Nestled in the South-East of New South Wales, the Bega Valley Shire Council (“the council”) area is known for its beautiful coastline, fertile farmland, and production of some of the nation’s best-loved food products. In the 2019-2020 bushfire season, the region experienced heavy loss, and the council plays an instrumental role in nurturing the community through a massive rebuilding project.

From servers to user productivity software, Microsoft technology is essential to the day-to-day activities of the council’s 500 staff. The council’s small, busy IT team follows best practice by commissioning an assessment of its software use and needs before negotiating every enterprise agreement, to ensure it is fully compliant while avoiding any unnecessary spend.

The Challenge

Whether supporting the community through the aftermath of severe bushfires, maintaining services through the COVID-19 pandemic, or providing essential services such as waste management, the Bega Valley Shire Council’s 500 staff work hard for the local community. The council’s small, but busy IT team plays a key role in enabling the staff to perform at their best. For ICT Co-ordinator, Thomas Lennon, it all comes down to a passion for serving the local population.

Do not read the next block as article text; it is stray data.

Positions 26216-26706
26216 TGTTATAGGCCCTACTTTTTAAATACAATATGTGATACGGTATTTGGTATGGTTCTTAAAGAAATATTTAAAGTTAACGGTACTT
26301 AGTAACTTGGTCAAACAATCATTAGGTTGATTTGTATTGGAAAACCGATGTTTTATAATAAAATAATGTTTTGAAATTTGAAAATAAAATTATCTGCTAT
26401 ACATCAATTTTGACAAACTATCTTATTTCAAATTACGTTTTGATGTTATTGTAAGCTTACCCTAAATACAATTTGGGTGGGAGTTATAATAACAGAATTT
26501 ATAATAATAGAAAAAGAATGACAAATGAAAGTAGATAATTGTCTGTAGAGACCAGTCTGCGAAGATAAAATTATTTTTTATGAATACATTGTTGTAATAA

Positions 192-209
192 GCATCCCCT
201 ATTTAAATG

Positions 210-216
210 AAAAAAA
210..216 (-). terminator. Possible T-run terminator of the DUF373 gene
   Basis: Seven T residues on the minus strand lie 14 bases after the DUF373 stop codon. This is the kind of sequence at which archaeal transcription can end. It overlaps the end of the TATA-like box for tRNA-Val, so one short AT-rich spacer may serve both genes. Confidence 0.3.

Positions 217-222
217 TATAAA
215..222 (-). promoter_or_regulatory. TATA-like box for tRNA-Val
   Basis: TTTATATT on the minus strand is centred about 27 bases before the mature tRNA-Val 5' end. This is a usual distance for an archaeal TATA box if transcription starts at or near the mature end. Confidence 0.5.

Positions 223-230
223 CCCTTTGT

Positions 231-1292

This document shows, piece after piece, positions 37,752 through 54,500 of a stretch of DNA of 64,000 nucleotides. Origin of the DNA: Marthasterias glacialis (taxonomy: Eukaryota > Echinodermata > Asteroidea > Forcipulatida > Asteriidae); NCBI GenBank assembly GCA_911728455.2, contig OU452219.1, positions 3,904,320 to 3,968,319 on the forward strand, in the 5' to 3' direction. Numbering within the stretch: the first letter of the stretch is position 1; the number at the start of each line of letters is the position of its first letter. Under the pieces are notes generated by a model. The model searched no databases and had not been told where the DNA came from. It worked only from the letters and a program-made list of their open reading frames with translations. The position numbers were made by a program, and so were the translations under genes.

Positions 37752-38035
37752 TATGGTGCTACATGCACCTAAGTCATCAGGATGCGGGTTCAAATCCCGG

“We do this because we are there to serve the community. If we don’t provide a service to staff, they’re not able to give the best service to the community,” explained Lennon.

In recent times, the council has faced the impact of massive bushfire damage, followed immediately by responding to a global pandemic. The IT team needed to be ready to step in and handle whatever challenges it faced.